Atherosclerosis is a progressive chronic vascular disease that affects adults or the elderly. It is characterized by chronic inflammation of the arteries mainly due to the accumulation and oxidation of lipoproteins in the arterial wall: in other words, the accumulation of fat in the inner part of the arteries. The disease may appear in men at the age of about 50 years in men and 65 in women. The difference is due to hormonal protection that women have at least until menopause that reduces substantially the risks of cardiovascular diseases. However, the risk increases in cases of genetic predisposition to the disease, hypercholesterolemia, hypertension, obesity, diabetes mellitus, physical inactivity and cigarette smoke. In Western countries, atherosclerosis is responsible for 90% of cases of stroke – lethal or not – as well as for the majority of cases of heart failure, peripheral artery disease and for 30% of all dementia cases.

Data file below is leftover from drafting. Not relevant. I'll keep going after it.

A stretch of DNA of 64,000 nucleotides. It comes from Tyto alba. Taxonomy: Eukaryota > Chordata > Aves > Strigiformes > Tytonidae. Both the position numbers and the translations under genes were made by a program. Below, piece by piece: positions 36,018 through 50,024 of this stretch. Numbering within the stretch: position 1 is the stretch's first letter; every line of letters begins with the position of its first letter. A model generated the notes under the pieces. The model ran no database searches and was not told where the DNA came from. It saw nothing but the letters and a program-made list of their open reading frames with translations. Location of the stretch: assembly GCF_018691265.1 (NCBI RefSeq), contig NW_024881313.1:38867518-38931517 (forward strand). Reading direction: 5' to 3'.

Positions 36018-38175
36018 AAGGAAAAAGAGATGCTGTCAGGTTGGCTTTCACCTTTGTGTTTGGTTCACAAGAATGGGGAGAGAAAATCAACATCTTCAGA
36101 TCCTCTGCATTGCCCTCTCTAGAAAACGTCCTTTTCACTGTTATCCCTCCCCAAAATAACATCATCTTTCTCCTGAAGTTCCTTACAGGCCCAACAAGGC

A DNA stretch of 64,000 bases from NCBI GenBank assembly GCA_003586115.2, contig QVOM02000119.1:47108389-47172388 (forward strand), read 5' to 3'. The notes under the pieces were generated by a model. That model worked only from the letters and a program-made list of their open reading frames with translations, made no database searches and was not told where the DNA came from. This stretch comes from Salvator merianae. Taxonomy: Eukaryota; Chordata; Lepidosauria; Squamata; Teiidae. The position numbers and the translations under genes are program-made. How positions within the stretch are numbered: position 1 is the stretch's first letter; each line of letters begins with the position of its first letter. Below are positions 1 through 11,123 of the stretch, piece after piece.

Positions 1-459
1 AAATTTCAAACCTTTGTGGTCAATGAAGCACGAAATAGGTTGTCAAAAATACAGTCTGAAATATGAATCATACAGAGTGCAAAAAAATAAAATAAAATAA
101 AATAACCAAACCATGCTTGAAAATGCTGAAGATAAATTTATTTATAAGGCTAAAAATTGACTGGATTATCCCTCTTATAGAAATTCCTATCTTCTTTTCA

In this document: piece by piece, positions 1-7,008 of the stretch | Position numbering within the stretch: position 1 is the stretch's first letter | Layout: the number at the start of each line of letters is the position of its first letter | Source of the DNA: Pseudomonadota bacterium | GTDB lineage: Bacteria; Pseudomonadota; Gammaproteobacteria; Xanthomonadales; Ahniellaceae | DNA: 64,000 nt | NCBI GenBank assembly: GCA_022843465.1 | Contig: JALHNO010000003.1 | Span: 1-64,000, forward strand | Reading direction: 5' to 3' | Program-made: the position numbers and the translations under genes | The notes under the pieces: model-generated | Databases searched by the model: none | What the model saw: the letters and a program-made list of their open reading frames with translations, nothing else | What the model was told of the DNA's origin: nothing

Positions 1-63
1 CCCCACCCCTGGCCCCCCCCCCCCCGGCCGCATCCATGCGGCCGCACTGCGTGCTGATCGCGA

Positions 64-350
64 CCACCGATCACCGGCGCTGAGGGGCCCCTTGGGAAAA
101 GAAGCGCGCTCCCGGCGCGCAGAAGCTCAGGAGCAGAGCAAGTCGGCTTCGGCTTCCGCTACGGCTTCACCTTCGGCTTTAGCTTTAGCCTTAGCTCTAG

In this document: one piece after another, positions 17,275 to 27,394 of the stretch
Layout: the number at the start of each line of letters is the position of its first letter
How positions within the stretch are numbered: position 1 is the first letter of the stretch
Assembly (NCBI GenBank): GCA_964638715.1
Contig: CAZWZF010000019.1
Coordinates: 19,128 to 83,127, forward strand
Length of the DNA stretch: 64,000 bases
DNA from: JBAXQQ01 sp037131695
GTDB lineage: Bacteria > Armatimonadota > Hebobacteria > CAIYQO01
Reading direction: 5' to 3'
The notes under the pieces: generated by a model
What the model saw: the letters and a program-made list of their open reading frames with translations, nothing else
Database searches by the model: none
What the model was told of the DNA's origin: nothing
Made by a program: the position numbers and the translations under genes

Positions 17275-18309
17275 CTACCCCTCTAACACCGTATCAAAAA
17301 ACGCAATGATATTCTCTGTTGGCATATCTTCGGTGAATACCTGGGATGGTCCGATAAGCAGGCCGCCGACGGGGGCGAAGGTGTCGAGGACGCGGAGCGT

The Scuola Superiore Sant’Anna of Pisa and the CNR, financed by Fondazione Pisa for 1.5 million euros, are currently engaged in MicroVast project, which aims to develop new methods of diagnosis and treatment of vascular system diseases, particularly atherosclerosis. During the open day organized by the Foundation to show the results of the financed projects, Professor Paolo Dario from the Institute of Biorobotics of the Scuola Sant’Anna outlined the results of the work: a very small capsule is guided from outside through the blood vessels in order to find and identify obstructions, which can then be eliminated. Professor Paolo Dario says: “It is a vascular probe based on magnetic locomotion; it goes under ultrasonic visualization and releases magnetic particles and microbubbles, first to attack the atherosclerotic plaque through focused ultrasound and then to recover the fragments through magnetic clamping”. The system has already passed from theory to reality. Professor Dario stated: “We obtained: the development of a robotic platform with two manipulators, one for the magnetic navigation and one for the ultrasonic guide, validated through in vitro and ex vivo tests, the demonstration of the attack of thrombi in vitro using focused ultrasound, the magnetic recovery of fragments of plaque and thrombi in vitro simulators and systems for the release of aftercare anti-inflammatory drugs in the vessels, using nanostructured supports. We are now continuing our work to develop solutions that can be used in clinical practice”.